Including more than 20 countries, home to nearly 60% of the world's population with a diversity of more than 3,000 languages spoken- The Asia Pacific Region is pacing towards changing the centre of gravity of the global economy. With the right strategy in mind, brands with a vision of global presence should recognize and readily utilize this massive region.
By 2050, Asia will rise to six times in purchasing power parity, reaching the current level of Europe. Today, China, Japan and India make up the world’s top five largest markets as measured by total consumer expenditure. 4 out of 10 largest markets will be in Asia by 2034. Over the past two decades, Asia’s share in the top-performing firms globally has risen from 19 per cent to 30 per cent
The previous decade or so has been characterized by a supply chain trajectory with production units in low labour cost available regions concentrated largely in Asia and followed its way to regions with high-wage. Now, the picture resembles a different story. With a steady increase in the production volume, a decline of 5.6% was seen in cross-border trades in the region. 52% of trade is intra-regional in Asia in contrast to just 41 per cent in North America. This is indicative of a more robust domestic market. R&D and innovation are at the core of redefining business chains in the region.
IT spending in the APAC region continues to top the chart. Investments which include IoT, hardware, software, and services, is expected to grow by 10% in 2022 and reach USD 450 Billion by the end of 2025. With 85% of the world’s intellectual property filings in 2017, the region consistently exhibited high levels of innovation in technology like blockchain, artificial intelligence (AI), robotics and automation.
The region has been strongly fuelled by digital consumption in recent years. The sustained growth of businesses is directly linked to their intensity of competitiveness in the digital space. Characterized as the world's fastest-growing internet market- China, Southern Asia, and South-eastern Asia make up nearly 50% of the global internet users. Businesses that went digital in 2020 recorded 38% of growth and this trend is forecasted to reach 44% by 2025. Following the Covid-19 pandemic, a marketing survey indicated that 40% of companies witnessed an increase in website sales. Brand advertising through digital channels is of critical importance in the region. In the next 3 years, expenditure on advertising spending in the APAC region is forecasted to reach USD 245 Billion, growing at a 5.4% CAGR. Embracing E-commerce channels should be the major priority to utilize the potential of the region. By 2025, e-commerce sales are expected to reach USD 2 Trillion.
China is currently second on the list, next to the USA in venture capital funding for startups. Asia makes up more than one-third of the total unicorns, globally. A 67% rise in total private investments accounting for USD 193 Billion has been witnessed in the APAC region. This figure of investment makes up more than a quarter of the global figure of USD 670 Billion. By 2021, the number of unicorns in the region has increased by 25% to reach a total of 450.
Generating nearly 40% of global consumption by 2040, the APAC region will prove to be a dynamic one. China’s working-age population, considered one of the world’s key consumer demographics, is set to account for 12 cents of every USD 1 of worldwide urban consumption by 2030. By 2025, Chinese consumers spending on luxury goods which accounted for 30 Million that makes up one-third globally in 2018 will nearly double in 2030.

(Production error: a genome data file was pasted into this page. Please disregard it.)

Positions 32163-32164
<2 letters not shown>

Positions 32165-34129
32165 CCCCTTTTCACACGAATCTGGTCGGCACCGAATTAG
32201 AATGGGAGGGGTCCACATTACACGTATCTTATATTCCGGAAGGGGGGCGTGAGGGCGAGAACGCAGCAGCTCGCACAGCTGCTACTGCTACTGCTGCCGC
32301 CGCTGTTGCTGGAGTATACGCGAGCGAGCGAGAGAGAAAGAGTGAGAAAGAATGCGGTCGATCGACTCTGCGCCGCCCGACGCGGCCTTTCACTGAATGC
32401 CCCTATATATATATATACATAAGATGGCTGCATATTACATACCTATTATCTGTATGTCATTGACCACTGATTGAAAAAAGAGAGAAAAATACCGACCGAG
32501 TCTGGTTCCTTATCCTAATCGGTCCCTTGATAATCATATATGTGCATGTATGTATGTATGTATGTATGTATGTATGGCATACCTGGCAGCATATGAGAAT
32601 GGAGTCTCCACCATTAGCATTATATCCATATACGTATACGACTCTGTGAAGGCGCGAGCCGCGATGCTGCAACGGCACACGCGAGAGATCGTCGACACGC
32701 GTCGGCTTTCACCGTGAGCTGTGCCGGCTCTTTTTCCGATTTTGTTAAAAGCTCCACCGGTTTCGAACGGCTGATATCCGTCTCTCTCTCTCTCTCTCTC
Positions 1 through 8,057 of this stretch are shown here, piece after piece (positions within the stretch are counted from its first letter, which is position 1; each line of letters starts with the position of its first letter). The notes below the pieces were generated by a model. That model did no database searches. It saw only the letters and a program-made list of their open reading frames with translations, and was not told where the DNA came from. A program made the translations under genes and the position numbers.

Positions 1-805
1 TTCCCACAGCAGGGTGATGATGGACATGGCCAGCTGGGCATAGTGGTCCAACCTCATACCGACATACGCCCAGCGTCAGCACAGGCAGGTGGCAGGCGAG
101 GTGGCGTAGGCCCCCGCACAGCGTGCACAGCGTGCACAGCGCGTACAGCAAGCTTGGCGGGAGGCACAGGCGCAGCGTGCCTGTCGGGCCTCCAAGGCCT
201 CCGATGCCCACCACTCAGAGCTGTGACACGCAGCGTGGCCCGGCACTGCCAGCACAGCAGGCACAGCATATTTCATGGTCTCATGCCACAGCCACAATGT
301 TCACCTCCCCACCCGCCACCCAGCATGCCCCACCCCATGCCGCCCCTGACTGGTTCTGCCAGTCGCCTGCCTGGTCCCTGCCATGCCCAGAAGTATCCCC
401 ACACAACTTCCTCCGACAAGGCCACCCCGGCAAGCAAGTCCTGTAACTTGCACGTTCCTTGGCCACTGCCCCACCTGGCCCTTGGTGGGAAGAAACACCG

The APAC region market despite offering a broad base of customers, at the same time poses an incredibly versatile and diverse market space. Language, culture and market maturity varies highly from one country to another. A strategic disposition which requires a very different approach than the western countries is the key to sustaining the challenge posed by the region, thus, there are no existing guidelines to follow. Choosing the right medium for reaching out to the last customer is a dreary task which demands constant adaptation to different local cultures and languages in the promotion of the products. Jurisdiction in the APAC region needs to be closely examined to strategise the path ahead.
A strong strategic demeanour when it comes to marketing will be essential for both Asian and Western countries to find grip in the diverse and fragmented APAC market. Unlike the developed countries, where there exist well-developed brands and retail channels, the customer in this region needs to be acquainted with a lot of basics. Understanding the domestic market and foreign direct investment regulations, which vary largely throughout the area is of utmost importance. Localization can prove to be a key to the success of entering the APAC market. According to a survey, 51% of Chinese and 41% of Japanese respondents felt testimonials from their local market were important.
Products, operations and marketing campaigns should take into consideration cultural nuances, beliefs, sensitivities, and colloquialisms and idioms. Attention to the finer details of the consumer need will prove to be strategically important for faring well in the APAC region. Understanding the audience can be brought upon by strategic collaborations. Doing business in the APAC region has an array of benefits to offer like access to a diverse and competent talent pool, global presence and product adaptability. With the ever-growing population twinned with better expenditure capability, this region has a lot to offer.
Sources: Businesswire, KPMG, HSBC, McKinsey, Euromonitor International, EY, Cushman Wakefield
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